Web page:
Open Access
August 2010 To Explain or to Predict?
Galit Shmueli
Statist. Sci. 25(3): 289-310 (August 2010). DOI: 10.1214/10-STS330


Statistical modeling is a powerful tool for developing and testing theories by way of causal explanation, prediction, and description. In many disciplines there is near-exclusive use of statistical modeling for causal explanation and the assumption that models with high explanatory power are inherently of high predictive power. Conflation between explanation and prediction is common, yet the distinction must be understood for progressing scientific knowledge. While this distinction has been recognized in the philosophy of science, the statistical literature lacks a thorough discussion of the many differences that arise in the process of modeling for an explanatory versus a predictive goal. The purpose of this article is to clarify the distinction between explanatory and predictive modeling, to discuss its sources, and to reveal the practical implications of the distinction to each step in the modeling process.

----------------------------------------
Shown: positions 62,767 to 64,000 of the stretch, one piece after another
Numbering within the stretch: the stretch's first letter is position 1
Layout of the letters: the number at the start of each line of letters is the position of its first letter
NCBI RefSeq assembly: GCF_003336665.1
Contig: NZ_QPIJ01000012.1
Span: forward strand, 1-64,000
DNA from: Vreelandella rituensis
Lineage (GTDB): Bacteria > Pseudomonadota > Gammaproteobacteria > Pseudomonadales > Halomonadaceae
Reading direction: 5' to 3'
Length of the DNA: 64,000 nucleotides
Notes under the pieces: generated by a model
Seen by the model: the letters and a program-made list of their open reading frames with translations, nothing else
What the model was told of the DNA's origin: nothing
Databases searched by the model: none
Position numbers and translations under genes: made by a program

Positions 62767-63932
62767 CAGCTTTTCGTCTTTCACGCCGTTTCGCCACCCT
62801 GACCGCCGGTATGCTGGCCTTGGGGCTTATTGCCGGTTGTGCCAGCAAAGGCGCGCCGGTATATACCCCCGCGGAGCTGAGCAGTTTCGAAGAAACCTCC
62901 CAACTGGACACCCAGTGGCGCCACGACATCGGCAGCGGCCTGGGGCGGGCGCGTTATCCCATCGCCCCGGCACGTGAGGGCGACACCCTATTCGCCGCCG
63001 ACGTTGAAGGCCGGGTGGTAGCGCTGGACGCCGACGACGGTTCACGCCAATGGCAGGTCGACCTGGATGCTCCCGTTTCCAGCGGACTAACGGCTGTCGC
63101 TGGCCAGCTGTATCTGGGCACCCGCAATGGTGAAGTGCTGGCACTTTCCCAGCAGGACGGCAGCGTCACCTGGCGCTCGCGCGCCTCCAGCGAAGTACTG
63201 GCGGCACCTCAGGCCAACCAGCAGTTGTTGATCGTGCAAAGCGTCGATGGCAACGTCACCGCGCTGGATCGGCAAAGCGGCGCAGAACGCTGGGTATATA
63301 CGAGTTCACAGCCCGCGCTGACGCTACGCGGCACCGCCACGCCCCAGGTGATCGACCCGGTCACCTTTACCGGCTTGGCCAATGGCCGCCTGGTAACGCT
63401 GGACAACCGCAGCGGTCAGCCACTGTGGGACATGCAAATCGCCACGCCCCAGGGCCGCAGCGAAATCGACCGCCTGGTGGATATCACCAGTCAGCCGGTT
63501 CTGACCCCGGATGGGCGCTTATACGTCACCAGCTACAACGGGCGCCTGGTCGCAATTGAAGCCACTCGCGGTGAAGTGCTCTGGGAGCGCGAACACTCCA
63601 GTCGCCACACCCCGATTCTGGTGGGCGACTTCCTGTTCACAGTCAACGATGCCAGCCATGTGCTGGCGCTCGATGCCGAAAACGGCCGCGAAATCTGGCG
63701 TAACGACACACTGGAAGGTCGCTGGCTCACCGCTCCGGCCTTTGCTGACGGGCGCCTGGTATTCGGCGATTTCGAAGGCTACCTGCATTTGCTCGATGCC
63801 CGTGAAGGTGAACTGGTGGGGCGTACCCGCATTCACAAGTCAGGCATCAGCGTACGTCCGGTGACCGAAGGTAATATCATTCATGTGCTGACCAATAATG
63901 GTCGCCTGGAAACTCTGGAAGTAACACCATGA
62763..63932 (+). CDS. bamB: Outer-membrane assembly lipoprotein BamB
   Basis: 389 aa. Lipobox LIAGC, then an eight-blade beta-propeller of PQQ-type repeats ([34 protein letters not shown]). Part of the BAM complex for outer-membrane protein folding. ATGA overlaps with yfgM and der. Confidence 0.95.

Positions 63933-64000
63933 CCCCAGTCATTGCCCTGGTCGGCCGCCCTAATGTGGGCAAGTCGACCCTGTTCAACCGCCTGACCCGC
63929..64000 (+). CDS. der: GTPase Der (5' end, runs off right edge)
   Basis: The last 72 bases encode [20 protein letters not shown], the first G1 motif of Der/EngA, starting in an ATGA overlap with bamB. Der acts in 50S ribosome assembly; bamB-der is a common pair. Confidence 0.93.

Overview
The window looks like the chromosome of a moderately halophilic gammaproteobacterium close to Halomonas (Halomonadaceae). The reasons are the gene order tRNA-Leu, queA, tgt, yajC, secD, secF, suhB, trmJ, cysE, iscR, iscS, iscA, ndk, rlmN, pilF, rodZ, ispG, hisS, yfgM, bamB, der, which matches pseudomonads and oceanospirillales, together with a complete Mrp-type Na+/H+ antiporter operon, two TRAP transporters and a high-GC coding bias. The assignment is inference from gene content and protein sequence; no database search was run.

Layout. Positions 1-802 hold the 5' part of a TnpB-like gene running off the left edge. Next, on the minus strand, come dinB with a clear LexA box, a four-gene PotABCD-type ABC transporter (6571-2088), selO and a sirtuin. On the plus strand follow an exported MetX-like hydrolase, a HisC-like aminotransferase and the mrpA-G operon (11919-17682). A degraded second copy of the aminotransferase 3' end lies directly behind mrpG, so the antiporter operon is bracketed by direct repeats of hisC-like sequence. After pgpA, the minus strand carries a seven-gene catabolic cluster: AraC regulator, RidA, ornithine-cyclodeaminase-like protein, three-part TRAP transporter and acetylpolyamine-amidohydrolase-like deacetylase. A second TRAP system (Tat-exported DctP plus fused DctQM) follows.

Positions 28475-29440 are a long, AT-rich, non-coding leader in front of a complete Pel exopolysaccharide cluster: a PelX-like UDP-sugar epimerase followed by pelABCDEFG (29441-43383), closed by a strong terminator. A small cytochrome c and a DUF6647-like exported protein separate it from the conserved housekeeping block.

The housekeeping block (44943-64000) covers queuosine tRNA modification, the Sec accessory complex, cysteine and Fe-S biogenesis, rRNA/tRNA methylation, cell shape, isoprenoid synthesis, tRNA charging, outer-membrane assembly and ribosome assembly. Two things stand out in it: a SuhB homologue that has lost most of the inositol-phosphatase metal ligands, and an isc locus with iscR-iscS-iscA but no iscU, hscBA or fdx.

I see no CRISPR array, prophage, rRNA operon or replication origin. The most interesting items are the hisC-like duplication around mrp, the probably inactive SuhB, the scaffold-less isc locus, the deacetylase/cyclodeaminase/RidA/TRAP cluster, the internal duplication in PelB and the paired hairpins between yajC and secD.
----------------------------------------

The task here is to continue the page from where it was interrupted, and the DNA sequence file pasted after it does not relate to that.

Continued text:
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Galit Shmueli. "To Explain or to Predict?." Statist. Sci. 25 (3) 289 - 310, August 2010.


Published: August 2010
First available in Project Euclid: 4 January 2011

zbMATH: 1329.62045
MathSciNet: MR2791669
Digital Object Identifier: 10.1214/10-STS330

Keywords: causality , data mining , Explanatory modeling , predictive modeling , predictive power , scientific research , statistical strategy

Rights: Copyright © 2010 Institute of Mathematical Statistics

Vol.25 • No. 3 • August 2010
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